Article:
On both sides of the argument over the efficacy of the Universal Basic Income (UBI), there is the claim that the UBI might encourage unemployment. The critics of UBI claim this is a defect, but the Left often argues that employment is not the only value we should have, and that a universal net will encourage people to pursue their own ends, rather than have their life consumed by a job that might not foster such individuality. While I am sympathetic with the Left’s claimed desire for a sort of autonomy-expanding benefit to a universal basic income, I think we have good reason to doubt that such a state of affairs is possible or that the Left in this country is genuinely interested in the free expression that would result from such a state of affairs.
Over at the “Bleeding Heart Libertarian,” Jacob T. Levy’s entry, “A worry about the basic income,” proposes that while the unconditionality of a basic income might be promising in theory, there are serious worries as to a basic income remaining universal for long. He quotes Don Boudreaux to begin, “That policy might well be better than what we currently have, but I fear that the chances are high that we would soon hear – not long after its implementation – cries such as “You are hypocritical to object to government policy X because government is the root source of your income. Because government guarantees each of us an annual income of at least $10,000, our prosperity and well-being and civil peace spring from this policy. As such none of us has any right, or strong grounds on which to stand, to engage in civil disobedience or even to oppose government regulation.”
Boudreaux’s worry is apt. The history of modern government welfare stems from 19th century German chancellor Otto Van Bismarck, who stated that welfare was a way to bribe and distract the working class. Indeed, even the more benevolent advocates of the German welfare state admitted that the program was meant to be paternalistic, so that a state had control of a worker’s life. Those who became dependent on the state would be necessitated to obey its commands as Frederic Howe explained, “The state has its finger on the pulse of the worker from the cradle to the grave. His education, his health, and his working efficiency are matters of constant concern. He is carefully protected from accident by laws and regulation governing factories. He is trained in his hand and in his brain to be a good workman.”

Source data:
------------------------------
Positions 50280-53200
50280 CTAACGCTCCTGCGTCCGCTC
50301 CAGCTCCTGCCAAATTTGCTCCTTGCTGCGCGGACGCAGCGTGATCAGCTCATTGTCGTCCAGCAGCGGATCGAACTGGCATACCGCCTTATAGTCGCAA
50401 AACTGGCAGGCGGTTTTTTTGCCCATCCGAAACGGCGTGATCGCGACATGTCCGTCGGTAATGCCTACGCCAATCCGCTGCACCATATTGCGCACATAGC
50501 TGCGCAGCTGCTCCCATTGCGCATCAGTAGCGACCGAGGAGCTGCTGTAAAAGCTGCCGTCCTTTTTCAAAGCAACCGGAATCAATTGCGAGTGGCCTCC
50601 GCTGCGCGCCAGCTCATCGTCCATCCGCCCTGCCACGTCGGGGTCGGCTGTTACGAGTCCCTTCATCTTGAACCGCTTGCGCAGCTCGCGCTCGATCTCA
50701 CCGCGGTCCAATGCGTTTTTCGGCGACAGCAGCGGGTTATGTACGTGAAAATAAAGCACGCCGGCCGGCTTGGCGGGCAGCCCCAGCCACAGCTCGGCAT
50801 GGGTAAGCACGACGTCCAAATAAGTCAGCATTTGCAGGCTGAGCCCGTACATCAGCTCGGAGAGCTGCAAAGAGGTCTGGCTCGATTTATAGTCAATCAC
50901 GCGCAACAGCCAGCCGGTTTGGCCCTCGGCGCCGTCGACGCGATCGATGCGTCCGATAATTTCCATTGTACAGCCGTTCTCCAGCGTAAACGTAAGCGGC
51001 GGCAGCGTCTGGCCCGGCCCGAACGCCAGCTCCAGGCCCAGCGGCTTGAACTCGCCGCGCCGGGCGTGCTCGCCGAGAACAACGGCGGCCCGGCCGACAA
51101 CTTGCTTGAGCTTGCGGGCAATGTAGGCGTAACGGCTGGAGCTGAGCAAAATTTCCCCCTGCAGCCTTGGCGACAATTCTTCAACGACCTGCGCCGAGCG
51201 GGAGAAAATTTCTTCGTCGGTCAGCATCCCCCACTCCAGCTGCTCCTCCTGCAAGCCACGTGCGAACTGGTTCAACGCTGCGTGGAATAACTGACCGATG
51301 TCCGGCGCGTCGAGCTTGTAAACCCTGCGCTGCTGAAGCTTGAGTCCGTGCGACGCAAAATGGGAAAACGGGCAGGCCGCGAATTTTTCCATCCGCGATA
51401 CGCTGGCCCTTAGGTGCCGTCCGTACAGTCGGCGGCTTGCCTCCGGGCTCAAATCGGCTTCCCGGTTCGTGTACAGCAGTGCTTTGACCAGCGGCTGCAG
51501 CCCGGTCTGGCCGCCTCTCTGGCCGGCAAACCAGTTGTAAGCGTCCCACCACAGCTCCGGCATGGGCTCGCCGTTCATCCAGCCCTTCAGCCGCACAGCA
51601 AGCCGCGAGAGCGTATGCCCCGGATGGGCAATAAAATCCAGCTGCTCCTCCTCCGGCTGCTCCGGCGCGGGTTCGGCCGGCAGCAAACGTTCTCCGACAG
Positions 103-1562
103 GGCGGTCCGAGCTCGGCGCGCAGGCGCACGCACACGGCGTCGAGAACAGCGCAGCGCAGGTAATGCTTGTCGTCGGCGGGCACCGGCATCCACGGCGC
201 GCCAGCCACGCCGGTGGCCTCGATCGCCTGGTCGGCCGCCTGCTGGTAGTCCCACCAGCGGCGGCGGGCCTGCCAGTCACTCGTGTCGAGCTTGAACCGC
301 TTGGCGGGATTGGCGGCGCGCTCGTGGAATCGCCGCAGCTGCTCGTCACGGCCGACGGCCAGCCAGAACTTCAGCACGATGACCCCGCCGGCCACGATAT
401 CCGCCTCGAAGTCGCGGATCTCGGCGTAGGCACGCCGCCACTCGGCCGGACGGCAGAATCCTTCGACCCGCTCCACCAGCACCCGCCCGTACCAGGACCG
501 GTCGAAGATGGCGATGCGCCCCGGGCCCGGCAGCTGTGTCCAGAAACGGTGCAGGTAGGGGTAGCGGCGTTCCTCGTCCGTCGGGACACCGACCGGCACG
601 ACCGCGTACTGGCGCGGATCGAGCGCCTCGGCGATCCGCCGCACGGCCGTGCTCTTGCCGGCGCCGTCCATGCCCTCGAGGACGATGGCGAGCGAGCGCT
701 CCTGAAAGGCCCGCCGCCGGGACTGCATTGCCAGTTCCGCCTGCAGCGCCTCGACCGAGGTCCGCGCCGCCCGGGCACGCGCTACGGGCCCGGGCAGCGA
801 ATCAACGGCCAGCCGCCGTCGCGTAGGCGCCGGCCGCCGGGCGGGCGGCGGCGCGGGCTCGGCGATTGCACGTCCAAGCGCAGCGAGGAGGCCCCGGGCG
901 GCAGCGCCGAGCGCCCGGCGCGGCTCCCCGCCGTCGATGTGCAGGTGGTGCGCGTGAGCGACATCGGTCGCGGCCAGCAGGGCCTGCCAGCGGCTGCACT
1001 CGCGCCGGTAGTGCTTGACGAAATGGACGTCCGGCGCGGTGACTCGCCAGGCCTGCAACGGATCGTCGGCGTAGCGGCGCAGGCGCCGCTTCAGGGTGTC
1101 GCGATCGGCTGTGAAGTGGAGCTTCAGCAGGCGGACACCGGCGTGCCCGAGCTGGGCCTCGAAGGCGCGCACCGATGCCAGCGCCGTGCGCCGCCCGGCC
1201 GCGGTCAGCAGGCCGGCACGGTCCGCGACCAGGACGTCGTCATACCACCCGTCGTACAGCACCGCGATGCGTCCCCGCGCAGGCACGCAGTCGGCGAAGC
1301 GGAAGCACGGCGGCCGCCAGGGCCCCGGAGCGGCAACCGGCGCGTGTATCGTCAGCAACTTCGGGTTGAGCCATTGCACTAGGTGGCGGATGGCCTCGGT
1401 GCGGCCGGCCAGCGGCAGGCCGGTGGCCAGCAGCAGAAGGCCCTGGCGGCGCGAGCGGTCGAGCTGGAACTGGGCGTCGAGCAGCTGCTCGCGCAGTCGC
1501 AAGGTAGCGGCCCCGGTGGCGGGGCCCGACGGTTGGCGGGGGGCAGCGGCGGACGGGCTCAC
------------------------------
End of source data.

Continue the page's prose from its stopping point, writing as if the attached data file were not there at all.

Not much has changed in the justification for the welfare state or how it is used. American intellectuals took the ideas of Bismarck and over the 20th century transformed America into a vast welfare state. Thaddeus Russell notes that one of the founding documents of today’s welfare state, “The Other America” is highly paternalistic. The author, Michael Harrington, claims that the poor are naturally dependent on their betters, the wealthy.
As will happen, the culture of the elites trickled down into the American subconscious. Today, Americans exist in a reactionary craze over those who, for a plethora of reasons, do not work. This can be unfortunately be seen quite well even among the working class, who rightfully believe they have been overworked and are resentful towards those who can successfully avoid such toil. Levy points out that even when conditions for welfare have no foreseeable economic benefits to anyone, Americans will still demand that discipline be implemented in such programs. Simply put, after working 8-16 hour days, you do not want to be informed that your neighbor sat at home and smoked weed. Why should they, who are not disciplined enough to work, get to enjoy themselves?
As much as some leftists claim that they want autonomy for the poor, people are naturally skeptical of those who they strictly associate with unemployment or shiftlessness. I will here posit a possible explanation for why: people are averse to being ripped off. As a result, a basic income or any other welfare program will inevitably lead to the disciplining nature of being treated as a ward of the State. Libertarians should stop entertaining new schemes for using the violent arm of the state to create social stability. Society is not stable and caging it will not sedate its members.
Leftists are right to point out that employment can be restraining of autonomy, of individual creative action. However, they often ignore that their own worldviews are rarely respecting of autonomy themselves. The Progressive Left rightly knew that control of the poor was necessary in order to maintain societal order. If the poor become too free, too distanced from the prevailing culture of work, discipline and promoting the “social good,” the Progressive path of our culture is in trouble. The point of all welfare schemes is not to allow the individual to flourish for himself, but for the collective to be carefully cultivated for the State’s interests.
We must begin focusing on the liberation of mutual aid if we truly want the end of careerism, of working for the purposes of others through our most vibrant and alive years. Local organizing by lodges and fraternities was the norm in America and England before the Bismarckian ideal of welfare became the enforced norm.
Ryan Calhoun is a C4SS Contributing writer and a Philosophy student and activist at the University at Buffalo.